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Around A Turn

  Gently flipping her curly, sand-dune inspired hair, Nicole Brumgardner opens a soda with her long red nails and curses as she breaks one. "I KNEW that was going to happen, and yet I did it anyway! It's like I have to test the universe to see if it's really going to follow the laws of ...


Taking the Heat in the Kitchen

Len Vertefeuille was born and raised into a loving family on the East coast. He now lives in North Carolina and he and his wife Lisa have two children who mean the world to Len. He has been working in the Warren Wilson College kitchen since 1989. Len enjoys cooking for and working alongside ...


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Date Range: 10/01/2009 To 10/31/2009   Comments: 3 Views: 6794
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I know that my place within our family branch is definitely different than anyone else in our family.  I am the first born of my generation of folks.  While I am my mother's only child, I am my father's oldest child.  I am also the first grandchild for both sets of my grandparents. 

Over the course of the years I have had to decide which identity best suited me.  Even though I am the oldest sister in my family of siblings, I am honestly an only child. 

This is the identity that best suits my personality type and how I actually operate as a person.

Whenever I reveal that I am an only child, the first response that I usually receive back is so stereotypical, "Oh, I know you're spoiled and use to having your way."  This usually makes me cringe on the inside.  This is so far from the truth of my life time experiences.

My mother is an only child also.  Her parents were no nonsense individuals who had a tremendous task to perform in her life.  When you are a member of a group that is not totally accepted for whatever reason, there are challenges that you face.  Even if you do not want to do so.  This was the reality for my mother when she was born.  American Negroes were in the struggle to obtain full rights and privileges that White Americans took for granted.  How could my maternal grandparents spoil her?  Economically they were stable for the times, but they knew that she would have to work twice as hard to gain a place within the society. 

It was not that different when I was born in 1953.  Segregation was considered to be an acceptable practice in this nation. I was born as an American Negro female.  A double burden by today's political standards.  By the time I was born, my family had raising an only child down to an art form. 

I will not deny that I did have some really nice material things in my childhood.  I learned later in life that providing for just one child allows parents to make purchases that are not often possible when there are more children in the household.

But, I wasn't spoiled by a long shot.  I had to help out around the house. I was expected to mind my elders.  And my grandparents and mother did not let me get away with things that they had deemed incorrect.

When my parents divorced, I was 2 years old.  My mother had to go to work because she did not want to move back into her parents house.  Even though we both would of been welcomed.
In that particular era of time, child care centers were not open to working people who did not hold professional jobs.  My grandparents took me into their home to raise me until my mother could get back up on her feet.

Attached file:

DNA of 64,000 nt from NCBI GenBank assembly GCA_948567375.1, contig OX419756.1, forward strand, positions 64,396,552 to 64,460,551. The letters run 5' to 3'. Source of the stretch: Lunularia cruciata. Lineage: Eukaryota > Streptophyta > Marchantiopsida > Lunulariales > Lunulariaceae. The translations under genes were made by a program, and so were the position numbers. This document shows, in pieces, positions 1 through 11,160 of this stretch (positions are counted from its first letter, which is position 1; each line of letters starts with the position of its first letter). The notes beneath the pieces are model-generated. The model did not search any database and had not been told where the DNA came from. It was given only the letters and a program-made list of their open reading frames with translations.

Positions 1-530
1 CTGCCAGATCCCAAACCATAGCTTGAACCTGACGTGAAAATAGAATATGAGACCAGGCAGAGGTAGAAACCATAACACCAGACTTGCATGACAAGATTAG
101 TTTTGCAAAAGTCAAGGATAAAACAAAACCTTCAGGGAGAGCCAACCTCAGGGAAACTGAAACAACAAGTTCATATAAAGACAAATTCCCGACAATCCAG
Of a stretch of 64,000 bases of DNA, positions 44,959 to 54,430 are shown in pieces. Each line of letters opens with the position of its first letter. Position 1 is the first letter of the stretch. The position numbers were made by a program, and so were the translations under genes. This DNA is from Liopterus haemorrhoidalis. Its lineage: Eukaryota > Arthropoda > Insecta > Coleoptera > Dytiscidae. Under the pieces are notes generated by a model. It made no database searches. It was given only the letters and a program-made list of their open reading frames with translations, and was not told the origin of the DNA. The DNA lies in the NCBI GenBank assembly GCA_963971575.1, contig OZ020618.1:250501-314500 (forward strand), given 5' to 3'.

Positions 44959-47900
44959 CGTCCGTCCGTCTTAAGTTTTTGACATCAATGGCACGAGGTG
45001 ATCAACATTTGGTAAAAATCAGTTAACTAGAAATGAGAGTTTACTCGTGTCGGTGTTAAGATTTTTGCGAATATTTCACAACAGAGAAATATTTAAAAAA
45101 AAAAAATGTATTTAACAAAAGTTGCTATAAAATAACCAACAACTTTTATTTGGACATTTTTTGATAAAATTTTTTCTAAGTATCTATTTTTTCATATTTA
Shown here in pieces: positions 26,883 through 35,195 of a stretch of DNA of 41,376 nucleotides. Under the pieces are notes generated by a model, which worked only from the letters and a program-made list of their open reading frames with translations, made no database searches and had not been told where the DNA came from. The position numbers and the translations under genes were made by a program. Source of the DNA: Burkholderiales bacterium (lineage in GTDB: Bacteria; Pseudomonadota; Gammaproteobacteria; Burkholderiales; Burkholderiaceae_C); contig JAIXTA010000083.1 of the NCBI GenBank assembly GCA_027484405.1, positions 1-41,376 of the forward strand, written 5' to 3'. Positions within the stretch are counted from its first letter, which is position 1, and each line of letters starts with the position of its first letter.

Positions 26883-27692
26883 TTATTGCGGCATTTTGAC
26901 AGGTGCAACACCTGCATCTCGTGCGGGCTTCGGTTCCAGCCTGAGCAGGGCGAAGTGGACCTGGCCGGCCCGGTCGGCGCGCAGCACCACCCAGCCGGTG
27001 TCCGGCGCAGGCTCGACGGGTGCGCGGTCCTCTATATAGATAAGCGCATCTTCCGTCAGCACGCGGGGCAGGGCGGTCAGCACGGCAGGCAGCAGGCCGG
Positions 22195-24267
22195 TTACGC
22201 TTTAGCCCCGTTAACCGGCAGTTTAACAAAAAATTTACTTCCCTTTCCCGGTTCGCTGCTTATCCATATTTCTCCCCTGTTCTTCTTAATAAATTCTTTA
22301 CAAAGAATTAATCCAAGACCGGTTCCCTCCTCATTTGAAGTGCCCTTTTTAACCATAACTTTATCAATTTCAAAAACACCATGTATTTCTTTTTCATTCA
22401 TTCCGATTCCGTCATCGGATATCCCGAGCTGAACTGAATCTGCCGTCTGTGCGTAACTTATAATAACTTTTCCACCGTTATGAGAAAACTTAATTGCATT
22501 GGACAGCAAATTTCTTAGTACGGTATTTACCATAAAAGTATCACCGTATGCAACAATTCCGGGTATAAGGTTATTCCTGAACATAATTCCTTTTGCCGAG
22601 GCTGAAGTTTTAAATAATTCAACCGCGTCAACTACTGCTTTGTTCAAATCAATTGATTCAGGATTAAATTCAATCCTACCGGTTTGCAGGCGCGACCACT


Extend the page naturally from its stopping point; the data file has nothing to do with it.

I often remember that people would learn that I was an only child and they would not hesitate to say, "One day your mommy will re-marry and you'll have sisters and brothers." The first part of their belief was true.  However, my mother has never given birth to any other children.

People who come from families with siblings often believe that only children are lonely.  That's not true.  At least not within my experience.  Being solo is so natural to my senses.  In reality, I have often felt most lonely when there are large crowds around me.  It seems like I lose my sense of myself during those moments. 

Being an only child has made me fiercely independent. I trust my basic instincts.  I also feel really comfortable doing things I enjoy without another person present.

 I am okay with living with myself.  I find that among my friends, my sense of contentment is greater than theirs. Each of them are from large families and they all seem to need someone in their space at all times.

Do I miss you all being in the house-quite frankly-no.  Even though you are my children and I love you with my whole heart, I like coming home to peace and quiet.  I like the comfort that comes with knowing that each one of you has even made it to adulthood.  That is a major feat for any family in our community.

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Member Since
Aug 2007
Gina Pertonelli said:
posted on Oct 11, 2009

I grew up in a stilted environment, however (and to say the least) but what I hated most was the chaos. I longed for quiet. I relish in it now, which is why I live alone. My bf (on here, Tomas) has a huge family and it's loud and I adore visiting them, but I like coming home to my little own place even more :)

Member Since
Aug 2007
Archibald Sharron said:
posted on Oct 14, 2009

Welcome to the site and stories. I've lived alone for quite some time now. Not by choice but because my wife passed. I miss her, but I can also healthily enjoy my "alone" time as well.

With regards,
Archibald Sharron

Member Since
Oct 2009
Henrietta Giseppe said:
posted on Oct 22, 2009

You too, keep on writing. I want to read it!!!!